Wednesday, July 19th, 2006
By Shelley Grieshop
Beating the backyard blues
ST. HENRY - Who would have thought that a couple of golf balls and some PVC pipes could make one of the most popular lawn games today?
Yep, it's hillbilly golf. Also called ladder golf or bolo toss, it's an addicting game found often at parties, reunions and festivals, wherever golf ball swinging athletes tend to congregate.
To play, participants toss two golf balls - attached by a rope - toward a ladder-like fixture, in an attempt to wrap them around one of three rungs for points.
Although it appears simple, creating a game set takes a lot more than slapping a few pieces together, says Alvin May, who is known in these parts as a hillbilly golf expert.
"People just don't realize what kind of work goes into these," says the St. Henry resident.
May thought about creating a patent for his work until he discovered it would cost about $4,000 just to start the paperwork.
The workshop behind May's house is filled with stacks of 3/4-inch PVC pipes and joint pieces, hardy rope and several homemade tools used to kick out 25 sets at a time if he's feeling ambitious. He's been making the sets for about five years now, selling them for $40 each, he says.
"Years ago, cowboys used to throw snakes on fence rows as a sport. That's probably how the game got started," says May, who retired from CW Service in Coldwater and previously worked 23 years at Crown Equipment Corp., New Bremen.
Although there are similar game sets available on the Internet and in other parts of the country, May claims it was he who gave "hillbilly golf" its name. Here's his story:
"We were at the 'coon trials at the Kenton fairgrounds and I brought some games along to sell, but I didn't know what to call them. As we walked down the midway, I saw this guy selling these beer cans on a string - hillbilly wind chimes is what he called 'em. Shirley (his wife) and I thought, 'That's it. Hillbilly golf.' "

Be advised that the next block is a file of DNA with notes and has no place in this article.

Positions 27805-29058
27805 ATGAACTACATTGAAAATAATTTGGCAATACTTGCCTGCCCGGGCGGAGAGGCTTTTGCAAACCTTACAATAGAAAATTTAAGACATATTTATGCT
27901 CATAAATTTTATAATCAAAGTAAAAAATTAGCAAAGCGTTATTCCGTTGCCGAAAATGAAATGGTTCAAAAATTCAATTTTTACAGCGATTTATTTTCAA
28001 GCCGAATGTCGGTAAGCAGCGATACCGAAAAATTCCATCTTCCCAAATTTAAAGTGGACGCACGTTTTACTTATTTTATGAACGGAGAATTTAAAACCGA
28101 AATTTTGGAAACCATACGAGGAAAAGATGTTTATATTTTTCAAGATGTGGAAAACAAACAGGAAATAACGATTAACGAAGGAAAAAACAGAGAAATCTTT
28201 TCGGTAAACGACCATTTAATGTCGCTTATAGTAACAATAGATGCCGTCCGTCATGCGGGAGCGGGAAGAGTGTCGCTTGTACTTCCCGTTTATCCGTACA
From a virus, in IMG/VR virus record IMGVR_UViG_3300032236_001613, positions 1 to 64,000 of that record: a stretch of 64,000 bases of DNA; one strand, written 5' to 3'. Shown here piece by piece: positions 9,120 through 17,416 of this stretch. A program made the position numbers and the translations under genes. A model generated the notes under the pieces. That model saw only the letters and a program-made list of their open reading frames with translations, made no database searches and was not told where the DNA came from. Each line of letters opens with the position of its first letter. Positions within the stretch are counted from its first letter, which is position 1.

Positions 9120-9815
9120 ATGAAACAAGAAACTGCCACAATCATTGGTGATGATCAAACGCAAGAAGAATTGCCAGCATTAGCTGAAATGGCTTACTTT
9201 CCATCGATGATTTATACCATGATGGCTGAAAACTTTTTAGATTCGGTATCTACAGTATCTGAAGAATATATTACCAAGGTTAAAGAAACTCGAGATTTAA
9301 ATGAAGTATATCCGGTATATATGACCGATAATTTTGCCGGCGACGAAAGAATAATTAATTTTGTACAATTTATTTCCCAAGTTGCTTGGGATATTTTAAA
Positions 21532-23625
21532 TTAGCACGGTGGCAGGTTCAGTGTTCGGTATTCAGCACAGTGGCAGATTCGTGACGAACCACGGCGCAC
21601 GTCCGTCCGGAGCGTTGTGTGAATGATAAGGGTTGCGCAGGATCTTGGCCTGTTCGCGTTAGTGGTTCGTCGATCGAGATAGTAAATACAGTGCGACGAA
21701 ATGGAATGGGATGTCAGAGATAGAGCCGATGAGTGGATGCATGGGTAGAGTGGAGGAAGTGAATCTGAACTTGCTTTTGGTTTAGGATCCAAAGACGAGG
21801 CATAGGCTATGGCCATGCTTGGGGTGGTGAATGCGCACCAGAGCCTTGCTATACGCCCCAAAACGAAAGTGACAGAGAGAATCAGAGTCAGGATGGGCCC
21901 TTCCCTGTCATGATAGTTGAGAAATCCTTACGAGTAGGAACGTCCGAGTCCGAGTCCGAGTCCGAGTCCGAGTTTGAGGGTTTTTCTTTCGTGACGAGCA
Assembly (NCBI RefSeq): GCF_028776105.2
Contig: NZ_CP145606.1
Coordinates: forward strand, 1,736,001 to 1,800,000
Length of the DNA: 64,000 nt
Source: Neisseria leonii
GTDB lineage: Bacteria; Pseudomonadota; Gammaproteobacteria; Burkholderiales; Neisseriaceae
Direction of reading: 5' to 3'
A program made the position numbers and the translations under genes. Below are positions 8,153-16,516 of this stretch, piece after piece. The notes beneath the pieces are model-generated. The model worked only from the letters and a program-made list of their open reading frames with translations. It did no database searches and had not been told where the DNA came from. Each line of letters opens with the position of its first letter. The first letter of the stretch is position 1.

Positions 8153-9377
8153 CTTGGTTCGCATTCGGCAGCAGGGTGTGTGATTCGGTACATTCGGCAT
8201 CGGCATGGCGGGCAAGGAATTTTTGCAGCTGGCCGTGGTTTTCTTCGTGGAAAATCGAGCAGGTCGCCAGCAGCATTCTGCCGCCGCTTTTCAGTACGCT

Attaching the golf balls to each end of the 18-inch rope is the trickiest, he says. After he drills a hole in the balls he countersets the rope's knots inside each, then hangs them across a wooden rack to size them up. Each set must be of equal length, he adds.
May finds golf balls of all colors at garage sales, on eBay and other places on the Internet, "wherever I can find the best deal," he says. Stakes to drive the pipes into the ground are included in each set, as well as a long, thin sturdy canvas bag to easily store the game in a car trunk or garage.
"Edna Stout, a friend of ours, has an industrial sewing machine and she makes the bags for me," May says.
He's gotten requests for the game from as far away as Florida and California. Last year, he cut more than a mile of tubing and 1,000 feet of rope.
May says he doesn't get tired of playing the game, tossing a couple of rounds here and there as he makes his way from the house to the workshop and back. He says the throwing action is easier on his back than other games like bean bags, which require much more room to store.
May is apparently not the only one who favors the game over others. His wife, who acts as his sales rep., keeps busy with phone orders this time of year, he adds.
"All kinds of people buy them from those living in million dollar homes on down. It's a good family game," he says.
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